China’s unhappy distinction as the origin of the coronavirus has turned relations with the US into a potentially defining issue in the clash between Joe Biden and President Donald Trump. Biden, the presumptive Democratic presidential nominee, accuses Trump of downplaying the pandemic earlier this year, in his zeal to flatter China’s strongman leader, Xi Jinping. “Trump rolled over for the Chinese. He took their word for it,” charges one Biden ad.
Trump is now unloading on China (one way to distract from his own early negligence). His campaign sees Beijing-bashing as winning strategy, and it has painted Biden, a Washington longtimer, as the epitome of a failed generational doctrine to usher China peacefully into the global economy.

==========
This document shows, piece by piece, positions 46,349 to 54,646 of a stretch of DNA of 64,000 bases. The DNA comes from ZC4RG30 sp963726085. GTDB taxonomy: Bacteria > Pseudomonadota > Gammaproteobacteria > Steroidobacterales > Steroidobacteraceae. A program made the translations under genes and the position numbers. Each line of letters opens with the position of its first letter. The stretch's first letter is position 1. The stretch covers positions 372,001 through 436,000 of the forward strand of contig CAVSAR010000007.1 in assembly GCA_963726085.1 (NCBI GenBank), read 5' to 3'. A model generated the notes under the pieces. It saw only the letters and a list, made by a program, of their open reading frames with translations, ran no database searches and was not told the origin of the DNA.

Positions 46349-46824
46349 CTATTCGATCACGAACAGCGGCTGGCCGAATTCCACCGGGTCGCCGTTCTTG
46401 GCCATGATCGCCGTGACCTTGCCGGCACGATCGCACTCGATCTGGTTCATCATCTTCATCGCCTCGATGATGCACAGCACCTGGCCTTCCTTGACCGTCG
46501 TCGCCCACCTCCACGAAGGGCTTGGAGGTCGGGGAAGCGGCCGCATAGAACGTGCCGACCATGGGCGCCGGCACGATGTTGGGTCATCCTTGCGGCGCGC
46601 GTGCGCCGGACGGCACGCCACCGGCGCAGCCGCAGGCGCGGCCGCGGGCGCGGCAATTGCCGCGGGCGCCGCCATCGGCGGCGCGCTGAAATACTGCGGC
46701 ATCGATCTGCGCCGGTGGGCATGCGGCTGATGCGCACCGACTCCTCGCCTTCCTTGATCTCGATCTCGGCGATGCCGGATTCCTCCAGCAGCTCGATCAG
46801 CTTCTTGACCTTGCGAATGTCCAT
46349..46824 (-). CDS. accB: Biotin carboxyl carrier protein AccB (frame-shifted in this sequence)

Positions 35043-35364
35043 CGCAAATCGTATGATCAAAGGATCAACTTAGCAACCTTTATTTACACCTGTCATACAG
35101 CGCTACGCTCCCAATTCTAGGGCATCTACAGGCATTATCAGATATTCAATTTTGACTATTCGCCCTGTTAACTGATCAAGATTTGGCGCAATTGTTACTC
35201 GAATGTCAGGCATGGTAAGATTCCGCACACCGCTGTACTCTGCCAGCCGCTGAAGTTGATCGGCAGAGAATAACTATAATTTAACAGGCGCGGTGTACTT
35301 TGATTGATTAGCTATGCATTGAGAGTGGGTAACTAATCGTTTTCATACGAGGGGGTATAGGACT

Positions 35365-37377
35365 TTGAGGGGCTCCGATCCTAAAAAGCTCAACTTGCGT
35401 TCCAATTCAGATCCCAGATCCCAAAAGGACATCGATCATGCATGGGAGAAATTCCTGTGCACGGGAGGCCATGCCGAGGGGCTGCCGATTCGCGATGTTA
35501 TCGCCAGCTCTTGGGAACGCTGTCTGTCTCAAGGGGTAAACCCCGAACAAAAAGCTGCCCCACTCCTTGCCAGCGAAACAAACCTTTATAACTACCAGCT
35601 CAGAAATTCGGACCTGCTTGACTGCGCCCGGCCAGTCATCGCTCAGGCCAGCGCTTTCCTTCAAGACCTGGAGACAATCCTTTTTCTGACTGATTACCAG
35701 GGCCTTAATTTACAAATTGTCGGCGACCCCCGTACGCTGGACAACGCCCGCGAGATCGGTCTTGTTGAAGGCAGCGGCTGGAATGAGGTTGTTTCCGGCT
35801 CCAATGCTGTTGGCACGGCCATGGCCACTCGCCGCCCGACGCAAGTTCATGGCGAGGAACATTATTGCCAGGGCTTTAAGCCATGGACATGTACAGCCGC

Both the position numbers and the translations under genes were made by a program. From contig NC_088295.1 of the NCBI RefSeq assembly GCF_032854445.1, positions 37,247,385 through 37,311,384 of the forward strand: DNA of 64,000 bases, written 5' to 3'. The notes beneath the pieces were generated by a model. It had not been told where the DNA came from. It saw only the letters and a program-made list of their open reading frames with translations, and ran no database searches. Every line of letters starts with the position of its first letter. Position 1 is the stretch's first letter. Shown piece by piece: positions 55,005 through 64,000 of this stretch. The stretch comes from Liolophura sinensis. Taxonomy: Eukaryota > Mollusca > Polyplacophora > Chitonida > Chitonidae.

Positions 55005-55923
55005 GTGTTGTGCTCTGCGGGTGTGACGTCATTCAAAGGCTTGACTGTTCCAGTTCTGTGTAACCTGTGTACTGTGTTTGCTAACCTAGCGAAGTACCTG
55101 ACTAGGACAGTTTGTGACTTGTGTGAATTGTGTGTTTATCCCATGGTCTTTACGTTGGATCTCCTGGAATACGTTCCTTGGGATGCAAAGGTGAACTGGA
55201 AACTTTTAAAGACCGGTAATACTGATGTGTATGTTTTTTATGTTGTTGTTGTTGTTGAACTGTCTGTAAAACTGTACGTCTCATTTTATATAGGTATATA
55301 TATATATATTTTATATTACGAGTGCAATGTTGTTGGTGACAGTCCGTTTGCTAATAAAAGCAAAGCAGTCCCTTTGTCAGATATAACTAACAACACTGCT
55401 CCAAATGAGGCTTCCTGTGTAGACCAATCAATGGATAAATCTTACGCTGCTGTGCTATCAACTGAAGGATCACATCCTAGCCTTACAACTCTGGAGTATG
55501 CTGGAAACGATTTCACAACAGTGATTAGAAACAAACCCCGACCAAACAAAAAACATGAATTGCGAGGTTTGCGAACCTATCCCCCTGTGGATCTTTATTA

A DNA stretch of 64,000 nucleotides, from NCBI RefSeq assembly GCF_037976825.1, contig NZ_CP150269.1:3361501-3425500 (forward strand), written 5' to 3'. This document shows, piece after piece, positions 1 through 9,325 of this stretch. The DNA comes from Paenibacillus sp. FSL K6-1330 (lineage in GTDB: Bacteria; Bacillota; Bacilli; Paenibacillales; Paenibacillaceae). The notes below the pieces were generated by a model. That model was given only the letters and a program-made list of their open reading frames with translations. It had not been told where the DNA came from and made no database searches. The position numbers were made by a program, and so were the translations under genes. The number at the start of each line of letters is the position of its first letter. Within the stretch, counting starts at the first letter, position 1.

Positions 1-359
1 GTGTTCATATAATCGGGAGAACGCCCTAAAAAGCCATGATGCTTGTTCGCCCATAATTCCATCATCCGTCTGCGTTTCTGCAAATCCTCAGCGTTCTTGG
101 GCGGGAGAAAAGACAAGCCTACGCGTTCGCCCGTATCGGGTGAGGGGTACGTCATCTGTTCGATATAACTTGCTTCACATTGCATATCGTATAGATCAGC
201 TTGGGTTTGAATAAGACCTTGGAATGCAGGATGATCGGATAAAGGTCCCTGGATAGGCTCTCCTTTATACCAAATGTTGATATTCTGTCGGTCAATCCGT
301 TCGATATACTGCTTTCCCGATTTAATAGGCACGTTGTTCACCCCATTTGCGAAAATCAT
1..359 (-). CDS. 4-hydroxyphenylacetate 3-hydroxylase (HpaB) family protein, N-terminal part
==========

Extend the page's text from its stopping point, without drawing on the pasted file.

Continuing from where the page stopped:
As Trump describes it, his predecessors allowed China to become a superpower foe which ripped the heart out of the industrial American Midwest — though only a politician as ideologically pliable as the President could hammer China while simultaneously lauding its most aggressive leader in decades.
China is “pretty much the main campaign theme,” an official familiar with Trump’s reelection message told CNN’s Kylie Atwood. A recent Trump ad showing Biden clinking glasses with Xi Jinping.
This might all be good politics. But it’s brewing a huge headache for whoever takes the oath of office on January 20, and ends up trying to put the world’s most important diplomatic relationship back together.
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